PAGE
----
Data-Tech KRACK Vulnerability Status

The Leading Cause of Cyber Attacks in a Business
October 5, 2017
Sophos v17 XG Firewall Release
November 6, 2017

Data-Tech KRACK Vulnerability Status

KRACK is a vulnerability in the WPA2 protocol that was discovered earlier this week. This could lead an attacker to read encrypted information. This attack affects all WPAWPA2 protected Wi-Fi Networks as the vulnerability is with the Wi-Fi WPA/WPA2  standard and not any individual products or implementations. Data-Tech is aware of this exploit and our Managed Services Team has updated our clients’ windows workstations and is closely monitoring  new updates and changes.

KRACK in a few words

KRACK is short for Key Reinstallation Attack, which is a curious name that probably leaves you as confused as we felt when we heard about it, so here’s our extremely simplified explanation of what happens (please note this explanation covers just one of numerous flavours of similar attack).

At various times during an encrypted wireless connection, you (the client) and the access point (the AP) need to agree on security keys.

To do so, a protocol known as the “four-way handshake” is used, which goes something like this:

  1. (AP to client) Let’s agree on a session key. Here’s some one-time random data to help compute it.
  2. (Client to AP) OK, here’s some one-time random data from me to use as well.

At this point, both sides can mix together the Wi-Fi network password (the so-called Pre-Shared Key or PSK) and the two random blobs of data to generate a one-time key for this session.

This avoids using the PSK directly in encrypting wireless data, and ensures a unique key for each session.

  1. (AP to client) I’m confirming we’ve agreed on enough data to construct a key for this session.
  2. (Client to AP) You’re right, we have.

The KRACK Attacks (with numerous variations) use the fact that although this four-way protocol was shown to be mathematically sound, it could be – and in many cases, was – implemented insecurely.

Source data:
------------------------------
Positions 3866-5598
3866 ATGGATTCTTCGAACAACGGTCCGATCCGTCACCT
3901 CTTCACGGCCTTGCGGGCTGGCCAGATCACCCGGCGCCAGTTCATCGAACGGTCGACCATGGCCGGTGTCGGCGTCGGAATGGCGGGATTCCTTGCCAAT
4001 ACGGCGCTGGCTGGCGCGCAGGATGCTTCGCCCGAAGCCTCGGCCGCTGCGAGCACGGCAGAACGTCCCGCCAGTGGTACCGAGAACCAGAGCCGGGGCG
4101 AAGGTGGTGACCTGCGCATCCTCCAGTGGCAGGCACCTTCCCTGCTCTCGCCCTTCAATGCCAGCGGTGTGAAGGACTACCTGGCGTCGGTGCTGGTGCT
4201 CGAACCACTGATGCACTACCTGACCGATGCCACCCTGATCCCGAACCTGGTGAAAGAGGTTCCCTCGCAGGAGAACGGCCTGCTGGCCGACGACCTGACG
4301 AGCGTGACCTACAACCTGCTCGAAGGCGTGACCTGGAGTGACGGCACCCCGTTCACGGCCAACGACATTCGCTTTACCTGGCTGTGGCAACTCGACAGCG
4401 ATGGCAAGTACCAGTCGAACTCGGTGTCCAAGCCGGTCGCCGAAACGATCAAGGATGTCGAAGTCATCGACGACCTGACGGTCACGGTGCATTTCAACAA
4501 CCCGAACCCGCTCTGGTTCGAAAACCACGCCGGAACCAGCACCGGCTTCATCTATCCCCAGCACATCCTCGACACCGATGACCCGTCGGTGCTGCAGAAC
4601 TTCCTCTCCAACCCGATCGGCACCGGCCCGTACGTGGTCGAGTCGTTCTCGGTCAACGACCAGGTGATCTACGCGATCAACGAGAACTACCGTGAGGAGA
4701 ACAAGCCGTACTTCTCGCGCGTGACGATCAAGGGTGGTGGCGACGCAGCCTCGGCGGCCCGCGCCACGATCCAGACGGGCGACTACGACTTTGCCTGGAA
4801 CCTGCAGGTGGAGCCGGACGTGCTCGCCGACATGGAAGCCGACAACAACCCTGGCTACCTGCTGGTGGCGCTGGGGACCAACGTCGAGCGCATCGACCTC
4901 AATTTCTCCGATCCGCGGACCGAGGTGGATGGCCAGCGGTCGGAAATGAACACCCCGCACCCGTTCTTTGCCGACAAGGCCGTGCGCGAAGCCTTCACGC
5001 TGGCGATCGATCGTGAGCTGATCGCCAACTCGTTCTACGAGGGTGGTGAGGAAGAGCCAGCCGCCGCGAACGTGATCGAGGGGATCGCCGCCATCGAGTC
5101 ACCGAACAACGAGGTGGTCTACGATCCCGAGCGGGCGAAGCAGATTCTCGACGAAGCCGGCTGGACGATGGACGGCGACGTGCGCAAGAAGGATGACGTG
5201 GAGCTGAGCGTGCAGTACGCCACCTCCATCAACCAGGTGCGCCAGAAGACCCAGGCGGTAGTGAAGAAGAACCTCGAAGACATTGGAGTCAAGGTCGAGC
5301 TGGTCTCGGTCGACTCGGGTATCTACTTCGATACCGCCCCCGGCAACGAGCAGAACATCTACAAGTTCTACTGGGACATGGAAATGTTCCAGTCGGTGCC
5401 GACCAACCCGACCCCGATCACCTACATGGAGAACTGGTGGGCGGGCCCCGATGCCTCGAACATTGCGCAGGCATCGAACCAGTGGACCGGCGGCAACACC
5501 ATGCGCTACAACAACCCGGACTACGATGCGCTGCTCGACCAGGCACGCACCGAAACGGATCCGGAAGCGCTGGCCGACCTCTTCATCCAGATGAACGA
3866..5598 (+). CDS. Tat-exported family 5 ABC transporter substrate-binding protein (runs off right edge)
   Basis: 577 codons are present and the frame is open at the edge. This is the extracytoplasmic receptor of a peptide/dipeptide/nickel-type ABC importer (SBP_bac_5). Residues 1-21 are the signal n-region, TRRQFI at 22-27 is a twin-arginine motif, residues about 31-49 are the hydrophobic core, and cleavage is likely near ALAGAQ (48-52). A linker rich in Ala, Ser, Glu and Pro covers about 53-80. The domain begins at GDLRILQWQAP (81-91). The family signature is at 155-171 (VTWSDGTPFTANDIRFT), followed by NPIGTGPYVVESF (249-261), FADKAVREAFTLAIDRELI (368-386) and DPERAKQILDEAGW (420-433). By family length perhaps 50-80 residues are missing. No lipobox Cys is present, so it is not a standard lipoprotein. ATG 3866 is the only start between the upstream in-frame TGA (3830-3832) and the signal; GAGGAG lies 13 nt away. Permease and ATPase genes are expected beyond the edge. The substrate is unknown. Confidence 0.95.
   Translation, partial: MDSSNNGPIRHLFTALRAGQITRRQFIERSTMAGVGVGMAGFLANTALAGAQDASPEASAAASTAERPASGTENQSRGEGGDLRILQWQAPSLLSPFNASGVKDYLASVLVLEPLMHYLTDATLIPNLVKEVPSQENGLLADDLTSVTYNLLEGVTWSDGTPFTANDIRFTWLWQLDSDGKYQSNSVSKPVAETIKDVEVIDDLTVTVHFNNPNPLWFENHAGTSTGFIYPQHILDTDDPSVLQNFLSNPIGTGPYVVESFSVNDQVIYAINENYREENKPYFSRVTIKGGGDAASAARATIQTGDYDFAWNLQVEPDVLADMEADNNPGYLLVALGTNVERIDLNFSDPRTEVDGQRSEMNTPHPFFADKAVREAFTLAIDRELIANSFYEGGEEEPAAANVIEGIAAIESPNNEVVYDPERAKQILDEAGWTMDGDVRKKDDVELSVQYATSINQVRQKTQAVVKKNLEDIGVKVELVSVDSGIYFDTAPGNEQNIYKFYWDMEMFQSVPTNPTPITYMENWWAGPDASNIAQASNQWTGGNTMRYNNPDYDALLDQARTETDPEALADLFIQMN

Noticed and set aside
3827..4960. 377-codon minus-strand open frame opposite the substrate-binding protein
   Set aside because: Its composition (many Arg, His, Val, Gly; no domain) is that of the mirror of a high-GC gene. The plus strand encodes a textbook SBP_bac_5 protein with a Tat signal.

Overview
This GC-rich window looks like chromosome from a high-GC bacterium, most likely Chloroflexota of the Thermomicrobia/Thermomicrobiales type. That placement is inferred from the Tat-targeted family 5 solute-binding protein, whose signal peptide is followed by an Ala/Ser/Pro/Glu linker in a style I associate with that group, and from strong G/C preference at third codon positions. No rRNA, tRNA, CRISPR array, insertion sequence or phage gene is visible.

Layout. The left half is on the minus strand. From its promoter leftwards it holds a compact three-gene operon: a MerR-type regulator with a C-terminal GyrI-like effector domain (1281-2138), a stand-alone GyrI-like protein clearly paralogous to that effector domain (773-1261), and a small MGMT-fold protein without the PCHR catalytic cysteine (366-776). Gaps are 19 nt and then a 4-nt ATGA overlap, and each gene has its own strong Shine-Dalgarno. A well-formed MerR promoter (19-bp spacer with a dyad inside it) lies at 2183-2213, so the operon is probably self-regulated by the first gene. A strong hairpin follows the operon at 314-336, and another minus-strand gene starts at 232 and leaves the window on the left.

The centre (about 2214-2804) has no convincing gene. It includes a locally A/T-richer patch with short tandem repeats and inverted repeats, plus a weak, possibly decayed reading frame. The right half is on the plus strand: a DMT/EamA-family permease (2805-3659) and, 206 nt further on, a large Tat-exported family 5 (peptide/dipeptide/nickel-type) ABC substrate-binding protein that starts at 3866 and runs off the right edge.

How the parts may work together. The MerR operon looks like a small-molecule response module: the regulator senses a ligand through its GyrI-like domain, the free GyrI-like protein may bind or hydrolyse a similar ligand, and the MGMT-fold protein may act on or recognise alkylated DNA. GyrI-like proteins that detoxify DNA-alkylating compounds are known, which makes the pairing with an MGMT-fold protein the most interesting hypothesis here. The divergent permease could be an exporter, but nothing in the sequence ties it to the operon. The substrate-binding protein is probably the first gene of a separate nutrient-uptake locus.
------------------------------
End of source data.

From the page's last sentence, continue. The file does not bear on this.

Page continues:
In particular, an attacker with a rogue access point that pretends to have the same network number (MAC address) as the real one can divert message 4 and prevent it reaching the real AP.

What to do

Changing your Wi-Fi password won’t help: this attack doesn’t recover the password (PSK) itself, but instead allows an attacker to decrypt some of the content of some sessions.

Changing routers probably won’t help either, because there are numerous variants of the KRACK Attacks that affect most Wi-Fi software implementations in most operating systems.

Here’s what you can do:

  • Until further notice, treat all Wi-Fi networks like coffee shops with open, unencrypted, wireless.
  • Stick to HTTPS websites so your web browsing is encrypted even if it travels over an unencrypted connection.
  • Consider using a VPN, which means that all your network traffic (not just your web browsing) is encrypted, from your laptop or mobile device to your home or work network, even if it travels over an unencrypted connection along the way.

 

Author: Paul Ducklin

Wi-Fi at risk from KRACK attacks – here’s what to do

Comments are closed.

Contact